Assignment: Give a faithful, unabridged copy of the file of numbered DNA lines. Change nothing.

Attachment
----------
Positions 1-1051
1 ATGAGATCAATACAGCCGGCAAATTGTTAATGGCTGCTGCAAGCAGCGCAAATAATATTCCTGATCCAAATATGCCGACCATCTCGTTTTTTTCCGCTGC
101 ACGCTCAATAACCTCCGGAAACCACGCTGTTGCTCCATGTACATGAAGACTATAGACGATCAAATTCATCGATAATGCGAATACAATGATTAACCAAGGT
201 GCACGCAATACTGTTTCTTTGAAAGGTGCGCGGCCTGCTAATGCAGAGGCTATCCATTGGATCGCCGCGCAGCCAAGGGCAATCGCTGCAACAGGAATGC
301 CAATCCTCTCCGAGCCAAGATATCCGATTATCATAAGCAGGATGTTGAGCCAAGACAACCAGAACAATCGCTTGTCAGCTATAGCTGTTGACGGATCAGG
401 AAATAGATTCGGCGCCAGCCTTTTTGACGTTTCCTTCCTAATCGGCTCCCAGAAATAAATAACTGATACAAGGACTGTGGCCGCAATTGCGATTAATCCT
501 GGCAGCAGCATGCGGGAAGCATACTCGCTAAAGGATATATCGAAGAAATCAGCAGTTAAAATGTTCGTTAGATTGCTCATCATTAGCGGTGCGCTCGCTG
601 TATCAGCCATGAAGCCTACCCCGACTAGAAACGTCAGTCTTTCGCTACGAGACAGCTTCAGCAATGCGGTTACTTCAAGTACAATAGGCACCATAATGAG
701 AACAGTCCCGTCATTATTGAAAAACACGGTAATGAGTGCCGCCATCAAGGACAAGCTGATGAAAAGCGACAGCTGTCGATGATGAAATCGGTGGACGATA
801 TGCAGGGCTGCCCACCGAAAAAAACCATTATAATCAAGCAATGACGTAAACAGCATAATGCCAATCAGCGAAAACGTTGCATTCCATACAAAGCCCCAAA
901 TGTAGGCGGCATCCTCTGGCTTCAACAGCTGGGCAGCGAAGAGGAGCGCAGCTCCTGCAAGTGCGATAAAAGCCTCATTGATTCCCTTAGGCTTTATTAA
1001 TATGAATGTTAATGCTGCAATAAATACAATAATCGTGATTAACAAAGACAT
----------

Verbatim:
Positions 1-1051
1 ATGAGATCAATACAGCCGGCAAATTGTTAATGGCTGCTGCAAGCAGCGCAAATAATATTCCTGATCCAAATATGCCGACCATCTCGTTTTTTTCCGCTGC
101 ACGCTCAATAACCTCCGGAAACCACGCTGTTGCTCCATGTACATGAAGACTATAGACGATCAAATTCATCGATAATGCGAATACAATGATTAACCAAGGT
201 GCACGCAATACTGTTTCTTTGAAAGGTGCGCGGCCTGCTAATGCAGAGGCTATCCATTGGATCGCCGCGCAGCCAAGGGCAATCGCTGCAACAGGAATGC
301 CAATCCTCTCCGAGCCAAGATATCCGATTATCATAAGCAGGATGTTGAGCCAAGACAACCAGAACAATCGCTTGTCAGCTATAGCTGTTGACGGATCAGG
401 AAATAGATTCGGCGCCAGCCTTTTTGACGTTTCCTTCCTAATCGGCTCCCAGAAATAAATAACTGATACAAGGACTGTGGCCGCAATTGCGATTAATCCT
501 GGCAGCAGCATGCGGGAAGCATACTCGCTAAAGGATATATCGAAGAAATCAGCAGTTAAAATGTTCGTTAGATTGCTCATCATTAGCGGTGCGCTCGCTG
601 TATCAGCCATGAAGCCTACCCCGACTAGAAACGTCAGTCTTTCGCTACGAGACAGCTTCAGCAATGCGGTTACTTCAAGTACAATAGGCACCATAATGAG
701 AACAGTCCCGTCATTATTGAAAAACACGGTAATGAGTGCCGCCATCAAGGACAAGCTGATGAAAAGCGACAGCTGTCGATGATGAAATCGGTGGACGATA
801 TGCAGGGCTGCCCACCGAAAAAAACCATTATAATCAAGCAATGACGTAAACAGCATAATGCCAATCAGCGAAAACGTTGCATTCCATACAAAGCCCCAAA
901 TGTAGGCGGCATCCTCTGGCTTCAACAGCTGGGCAGCGAAGAGGAGCGCAGCTCCTGCAAGTGCGATAAAAGCCTCATTGATTCCCTTAGGCTTTATTAA
1001 TATGAATGTTAATGCTGCAATAAATACAATAATCGTGATTAACAAAGACAT